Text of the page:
Berocca. Every day at a festival has to be a good day, there’s no hiding in your tent all day and waiting for the hangover to pass. Things to do, people to see, crazy happenings to happen. Get some berocca down you as soon as the evil sun let’s you sleep no longer and you’ll be set for the days activities.

Facewash. Simple as it is, washing your face after a sweaty sticky (ew) nights sleep is one of the most glorious things you can do. I recommend The Body Shop’s seaweed facewash, it will make you feel like a totally new woman/manperson. Scrub all the alcohols and mud and mistakes away. Another GREAT thing to bring is face mist (again, I use The Body Shop). Go into your friends tents and wake them up with a spritz of this to the face, they’ll hate you at the time but then realise that you are a miracle genius.


A large tent. This might seem like a luxury, but you will be living in this tent for a while and sleeping on top of all your belongings with a damp tent skin next to you just isn’t fun. Remember, 3 man actually means about 1.5 persons plus an unrealistically small bag. Being that person with the extra room means that you can change without getting cramp, you can be messy without it preventing you from sleeping, and you can provide an emergency drinking space when that pesky rain comes down (maybe more of a curse than a blessing, but at least everyone will love you and we all love to be loved).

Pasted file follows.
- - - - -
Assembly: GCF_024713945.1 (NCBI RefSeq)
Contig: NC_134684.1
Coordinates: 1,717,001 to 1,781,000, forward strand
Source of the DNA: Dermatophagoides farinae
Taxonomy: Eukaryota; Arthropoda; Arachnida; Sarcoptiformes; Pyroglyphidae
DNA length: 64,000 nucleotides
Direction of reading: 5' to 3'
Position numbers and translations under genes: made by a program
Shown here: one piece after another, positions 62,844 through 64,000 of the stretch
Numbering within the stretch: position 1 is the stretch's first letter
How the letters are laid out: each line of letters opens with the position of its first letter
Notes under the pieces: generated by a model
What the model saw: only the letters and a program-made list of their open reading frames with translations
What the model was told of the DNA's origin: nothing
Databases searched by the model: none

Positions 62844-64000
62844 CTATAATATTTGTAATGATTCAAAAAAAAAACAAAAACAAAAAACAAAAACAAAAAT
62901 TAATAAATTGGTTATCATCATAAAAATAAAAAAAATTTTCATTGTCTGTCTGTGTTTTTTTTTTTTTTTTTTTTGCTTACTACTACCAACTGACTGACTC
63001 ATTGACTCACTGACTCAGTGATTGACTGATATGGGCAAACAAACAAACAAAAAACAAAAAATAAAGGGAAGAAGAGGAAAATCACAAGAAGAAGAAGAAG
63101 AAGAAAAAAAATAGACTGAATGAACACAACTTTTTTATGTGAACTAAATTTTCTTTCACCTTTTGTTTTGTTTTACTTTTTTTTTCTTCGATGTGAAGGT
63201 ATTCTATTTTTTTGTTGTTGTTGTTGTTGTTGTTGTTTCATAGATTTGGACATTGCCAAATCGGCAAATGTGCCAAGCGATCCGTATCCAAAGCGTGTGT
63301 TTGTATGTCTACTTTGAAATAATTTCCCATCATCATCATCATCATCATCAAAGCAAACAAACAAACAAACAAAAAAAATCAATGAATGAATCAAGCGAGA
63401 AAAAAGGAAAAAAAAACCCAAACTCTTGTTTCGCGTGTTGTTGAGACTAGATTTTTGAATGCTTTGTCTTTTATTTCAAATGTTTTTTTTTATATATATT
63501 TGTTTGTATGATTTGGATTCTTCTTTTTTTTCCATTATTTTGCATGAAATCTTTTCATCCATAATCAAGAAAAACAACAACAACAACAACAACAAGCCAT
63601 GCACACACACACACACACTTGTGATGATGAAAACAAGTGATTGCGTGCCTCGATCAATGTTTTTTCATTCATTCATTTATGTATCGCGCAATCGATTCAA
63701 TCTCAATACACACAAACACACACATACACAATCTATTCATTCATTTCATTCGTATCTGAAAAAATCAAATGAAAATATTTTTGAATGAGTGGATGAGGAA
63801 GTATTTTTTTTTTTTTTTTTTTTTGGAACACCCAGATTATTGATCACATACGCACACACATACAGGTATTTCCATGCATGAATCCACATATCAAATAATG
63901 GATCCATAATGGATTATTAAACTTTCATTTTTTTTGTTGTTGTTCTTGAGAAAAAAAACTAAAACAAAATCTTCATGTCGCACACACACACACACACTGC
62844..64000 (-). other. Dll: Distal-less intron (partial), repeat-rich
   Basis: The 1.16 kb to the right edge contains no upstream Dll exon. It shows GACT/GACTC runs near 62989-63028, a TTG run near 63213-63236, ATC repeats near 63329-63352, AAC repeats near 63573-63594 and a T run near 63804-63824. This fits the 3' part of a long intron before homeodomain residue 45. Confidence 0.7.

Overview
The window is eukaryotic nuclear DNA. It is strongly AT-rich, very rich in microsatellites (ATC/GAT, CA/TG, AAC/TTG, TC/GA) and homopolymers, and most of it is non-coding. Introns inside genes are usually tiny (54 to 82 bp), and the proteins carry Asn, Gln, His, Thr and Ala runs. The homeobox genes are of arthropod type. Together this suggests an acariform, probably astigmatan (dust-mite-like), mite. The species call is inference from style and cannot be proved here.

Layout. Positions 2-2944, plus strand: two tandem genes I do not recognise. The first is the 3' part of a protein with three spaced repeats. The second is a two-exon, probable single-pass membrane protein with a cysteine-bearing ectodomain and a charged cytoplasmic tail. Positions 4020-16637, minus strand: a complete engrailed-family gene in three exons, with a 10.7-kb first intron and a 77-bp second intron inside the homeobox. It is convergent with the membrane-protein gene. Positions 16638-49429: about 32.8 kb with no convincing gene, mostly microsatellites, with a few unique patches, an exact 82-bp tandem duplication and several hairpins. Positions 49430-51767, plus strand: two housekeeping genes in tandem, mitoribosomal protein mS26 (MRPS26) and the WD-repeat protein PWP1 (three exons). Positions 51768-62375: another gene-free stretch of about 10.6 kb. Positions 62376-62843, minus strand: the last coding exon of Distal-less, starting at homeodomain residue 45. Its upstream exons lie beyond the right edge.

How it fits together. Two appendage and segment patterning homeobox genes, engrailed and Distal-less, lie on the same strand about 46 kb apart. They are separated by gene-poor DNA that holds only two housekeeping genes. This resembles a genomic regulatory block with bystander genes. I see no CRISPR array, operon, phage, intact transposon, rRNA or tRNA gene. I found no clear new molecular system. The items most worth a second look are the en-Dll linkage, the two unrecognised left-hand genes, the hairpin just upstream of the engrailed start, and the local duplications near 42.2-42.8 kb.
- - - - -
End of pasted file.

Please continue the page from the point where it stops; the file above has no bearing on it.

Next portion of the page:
Portable charger. If you take one piece of advice from this post, let it be this one. I got my portable charger from amazon (link) for £25 and it charges your phone fully 8 times – more than enough for any festival. Without it you’ll only end up losing all of your friends and searching crowds for hours, or paying extortionate amounts for someone to hold your phone hostage in a van for 30% more batteries. Some people choose the brick, but this way you still get to take photos and use whatsapp groups and all those things were unhealthily addicted to.

Shewee. I have a confession about this one. I bought it for Glastonbury because I am the most inconvenient wee-er in the world. Like, I will need to wee just when kanye west is about to start and we’ve found a good spot, or just when everyone has been for a wee and I thought I didn’t need to. Yes people hate me. So to minimise the hate I thought I’d be all brave and modern and buy a shewee. But I just didn’t have the courage to use it. First of all, Glastonbury is all about not peeing in inappropriate places and the designated shewee area had a queue longer than the Yorkshire pudding stall (yes, this was a real thing), but to be honest I didn’t really try to use it and I’m slightly regretting this now. Latitude is going to be the time when I learn to wee like a man, bring it on.